Idioms are expressions that fall in to the category of figurative language, along with metaphor and similes. These expressions cannot be understood by simply knowing what each word in the expression means. For example, the black sheep of the family has nothing to do with sheep. Idioms add richness to the language and are used to describe common situations. When teaching third graders idioms, it is important to teach the ones that they will encounter and use frequently, as this is how they will remember them. Teaching idioms with a lot of animated actions makes the learning a lot more fun and effective.
There are so many idioms that relate to the body and can be used in everyday situations. Bite your tongue is a friendly, playful way to tell a child to be a little quieter. If they are not listening in class, ask them to lend an ear. To work a little harder, they can use a little elbow grease, or to speed up, ask them to shake a leg. Before that big presentation, wish them luck by telling them to break a leg. When getting test results, they can all keep their fingers crossed, hoping for a good grade.
Animals are also a popular way to add a little color to what you want to say. Kids like to exaggerate as much as the rest of us, so instead of saying it's raining really hard, tell them, in an excited voice, that it's raining cats and dogs. On a cold day, as they are dressing up for the cold, tell them they look as snug as a bug in a rug. For the shy ones, ask if the cat's got their tongue. Have you got ants in your pants, for the fidgety ones, is a fun one to get them to act out.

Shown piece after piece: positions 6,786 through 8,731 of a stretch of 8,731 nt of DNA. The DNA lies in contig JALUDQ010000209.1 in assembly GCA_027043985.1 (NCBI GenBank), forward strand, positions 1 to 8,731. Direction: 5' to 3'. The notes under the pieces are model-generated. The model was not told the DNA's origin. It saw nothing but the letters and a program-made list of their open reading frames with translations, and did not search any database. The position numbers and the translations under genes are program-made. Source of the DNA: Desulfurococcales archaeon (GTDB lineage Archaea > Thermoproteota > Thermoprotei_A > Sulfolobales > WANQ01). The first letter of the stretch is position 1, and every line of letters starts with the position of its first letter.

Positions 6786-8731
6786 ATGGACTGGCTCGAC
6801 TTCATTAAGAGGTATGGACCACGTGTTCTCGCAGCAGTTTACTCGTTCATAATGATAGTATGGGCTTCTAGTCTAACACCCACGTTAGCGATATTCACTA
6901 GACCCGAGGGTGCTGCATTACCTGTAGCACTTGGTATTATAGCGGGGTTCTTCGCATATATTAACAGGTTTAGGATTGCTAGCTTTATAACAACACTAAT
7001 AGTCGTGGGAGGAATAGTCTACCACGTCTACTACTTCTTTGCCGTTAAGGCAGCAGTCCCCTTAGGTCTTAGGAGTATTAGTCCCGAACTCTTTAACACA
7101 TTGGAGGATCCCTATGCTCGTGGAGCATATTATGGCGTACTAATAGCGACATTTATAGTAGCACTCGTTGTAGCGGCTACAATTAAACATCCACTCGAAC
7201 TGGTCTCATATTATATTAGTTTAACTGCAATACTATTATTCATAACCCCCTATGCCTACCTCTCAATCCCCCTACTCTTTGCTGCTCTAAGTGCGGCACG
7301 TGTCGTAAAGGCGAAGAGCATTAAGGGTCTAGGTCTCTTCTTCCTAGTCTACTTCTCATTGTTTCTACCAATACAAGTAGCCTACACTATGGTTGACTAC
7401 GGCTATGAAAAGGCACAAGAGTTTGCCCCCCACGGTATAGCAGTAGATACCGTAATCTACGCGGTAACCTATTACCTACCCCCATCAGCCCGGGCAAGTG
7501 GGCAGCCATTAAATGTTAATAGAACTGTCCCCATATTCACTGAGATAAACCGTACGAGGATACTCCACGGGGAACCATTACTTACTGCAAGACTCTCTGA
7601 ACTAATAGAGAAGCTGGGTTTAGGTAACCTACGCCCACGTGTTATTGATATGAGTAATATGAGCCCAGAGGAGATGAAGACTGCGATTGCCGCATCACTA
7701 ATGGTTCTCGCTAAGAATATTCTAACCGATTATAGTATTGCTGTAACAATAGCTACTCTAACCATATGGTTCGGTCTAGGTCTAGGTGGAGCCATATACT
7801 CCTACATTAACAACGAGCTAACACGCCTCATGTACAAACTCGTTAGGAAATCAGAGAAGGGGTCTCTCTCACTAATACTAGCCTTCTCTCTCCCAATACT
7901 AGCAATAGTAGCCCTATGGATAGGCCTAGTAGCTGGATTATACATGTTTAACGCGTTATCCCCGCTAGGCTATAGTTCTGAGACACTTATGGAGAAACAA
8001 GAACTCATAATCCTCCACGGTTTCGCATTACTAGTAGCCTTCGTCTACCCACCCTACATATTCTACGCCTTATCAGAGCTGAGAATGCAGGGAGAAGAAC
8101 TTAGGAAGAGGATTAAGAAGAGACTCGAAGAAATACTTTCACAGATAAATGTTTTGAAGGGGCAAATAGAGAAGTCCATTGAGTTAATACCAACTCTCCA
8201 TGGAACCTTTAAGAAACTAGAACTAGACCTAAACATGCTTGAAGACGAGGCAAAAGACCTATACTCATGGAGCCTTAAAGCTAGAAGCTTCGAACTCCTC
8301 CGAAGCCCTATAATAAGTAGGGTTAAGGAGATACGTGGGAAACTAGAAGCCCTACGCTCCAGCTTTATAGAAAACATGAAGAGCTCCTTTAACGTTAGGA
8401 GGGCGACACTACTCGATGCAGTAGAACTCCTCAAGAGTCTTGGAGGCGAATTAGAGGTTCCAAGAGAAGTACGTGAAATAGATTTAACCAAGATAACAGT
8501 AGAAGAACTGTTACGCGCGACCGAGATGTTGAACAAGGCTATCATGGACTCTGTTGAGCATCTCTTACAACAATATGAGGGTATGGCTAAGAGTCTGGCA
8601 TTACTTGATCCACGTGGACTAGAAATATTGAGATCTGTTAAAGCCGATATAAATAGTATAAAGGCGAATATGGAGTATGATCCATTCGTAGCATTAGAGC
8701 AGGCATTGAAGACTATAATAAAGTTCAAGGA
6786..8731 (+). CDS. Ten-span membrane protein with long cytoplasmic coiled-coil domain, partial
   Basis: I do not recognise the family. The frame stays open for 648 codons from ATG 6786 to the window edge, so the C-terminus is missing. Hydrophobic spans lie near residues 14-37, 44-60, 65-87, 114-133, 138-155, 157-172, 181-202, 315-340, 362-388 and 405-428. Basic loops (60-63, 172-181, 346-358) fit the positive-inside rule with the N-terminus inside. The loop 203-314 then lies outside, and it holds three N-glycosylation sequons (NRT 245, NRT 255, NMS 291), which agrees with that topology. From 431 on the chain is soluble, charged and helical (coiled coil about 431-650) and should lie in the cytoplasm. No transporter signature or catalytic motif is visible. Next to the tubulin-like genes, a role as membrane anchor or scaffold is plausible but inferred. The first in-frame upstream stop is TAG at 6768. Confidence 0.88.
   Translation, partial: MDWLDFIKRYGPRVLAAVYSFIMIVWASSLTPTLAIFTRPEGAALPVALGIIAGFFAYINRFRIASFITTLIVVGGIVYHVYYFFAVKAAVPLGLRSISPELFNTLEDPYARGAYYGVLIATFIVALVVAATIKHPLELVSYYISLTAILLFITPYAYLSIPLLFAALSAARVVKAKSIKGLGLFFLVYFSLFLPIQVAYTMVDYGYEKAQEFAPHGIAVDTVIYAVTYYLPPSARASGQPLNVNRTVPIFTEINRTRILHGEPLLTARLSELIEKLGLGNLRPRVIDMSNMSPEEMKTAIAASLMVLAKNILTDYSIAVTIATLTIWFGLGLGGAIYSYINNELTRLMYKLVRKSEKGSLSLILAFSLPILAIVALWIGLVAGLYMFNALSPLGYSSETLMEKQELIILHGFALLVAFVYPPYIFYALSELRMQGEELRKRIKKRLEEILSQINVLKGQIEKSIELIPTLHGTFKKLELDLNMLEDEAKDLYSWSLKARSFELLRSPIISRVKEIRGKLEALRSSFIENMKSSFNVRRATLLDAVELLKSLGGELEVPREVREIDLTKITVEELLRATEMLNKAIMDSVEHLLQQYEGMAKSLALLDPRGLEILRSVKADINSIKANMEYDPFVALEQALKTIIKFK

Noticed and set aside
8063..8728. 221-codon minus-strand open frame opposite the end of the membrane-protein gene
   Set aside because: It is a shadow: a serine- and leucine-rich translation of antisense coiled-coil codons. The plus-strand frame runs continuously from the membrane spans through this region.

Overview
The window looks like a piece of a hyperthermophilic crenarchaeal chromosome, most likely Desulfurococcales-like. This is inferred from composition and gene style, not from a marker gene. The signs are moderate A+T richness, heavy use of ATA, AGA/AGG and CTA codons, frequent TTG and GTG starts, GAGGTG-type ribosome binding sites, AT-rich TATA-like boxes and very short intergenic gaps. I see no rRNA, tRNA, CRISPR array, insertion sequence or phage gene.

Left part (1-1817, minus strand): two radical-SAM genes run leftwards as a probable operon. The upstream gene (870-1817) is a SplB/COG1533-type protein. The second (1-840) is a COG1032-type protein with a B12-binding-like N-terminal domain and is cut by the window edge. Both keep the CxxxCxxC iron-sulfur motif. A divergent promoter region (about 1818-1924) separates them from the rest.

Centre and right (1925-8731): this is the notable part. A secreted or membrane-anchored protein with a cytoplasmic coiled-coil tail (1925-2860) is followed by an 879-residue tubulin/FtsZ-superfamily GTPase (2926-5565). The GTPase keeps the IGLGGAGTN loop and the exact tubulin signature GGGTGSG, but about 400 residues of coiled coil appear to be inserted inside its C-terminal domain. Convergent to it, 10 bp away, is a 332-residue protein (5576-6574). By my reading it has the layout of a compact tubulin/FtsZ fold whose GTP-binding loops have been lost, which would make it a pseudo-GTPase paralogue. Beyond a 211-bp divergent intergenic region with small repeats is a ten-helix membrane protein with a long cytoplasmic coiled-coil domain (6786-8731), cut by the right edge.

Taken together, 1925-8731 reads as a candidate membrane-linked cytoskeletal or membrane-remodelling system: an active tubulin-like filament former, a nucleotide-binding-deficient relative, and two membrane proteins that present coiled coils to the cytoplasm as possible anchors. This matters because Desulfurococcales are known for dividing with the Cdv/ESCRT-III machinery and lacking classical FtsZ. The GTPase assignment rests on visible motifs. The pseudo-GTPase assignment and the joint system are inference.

Idioms Describing Feelings
As with all idioms, the ones that describe feelings can lead to some good discussions by asking the kids what they think they mean. Some are easier to guess than others, but you will get some funny responses. If feeling a little sick, they are under the weather, but if they miss school, maybe they are as sick as a dog. Maybe a feeling of sadness has them feeling blue, while happiness has them tickled pink. It's not difficult to get a little angry, or hot under the collar, if the kids are driving you up the wall by yelling or complaining.
Some of the common food idioms are full of wisdom and, when demonstrated, can really drive home the point. Don't put all your eggs in one basket is helpful when it comes to friends or money. The same is true when it comes to trying to do too many things at once; don't bite off more than you can chew. If you have bitten off too much, you can change, but don't cry over spilled milk, as it will not help. Some of the expressions are just fun, like describing something easy as a piece of pie or a piece of cake. If you get yourself into trouble, or into a pickle, don't go bananas, try to stay as cool as a cucumber.
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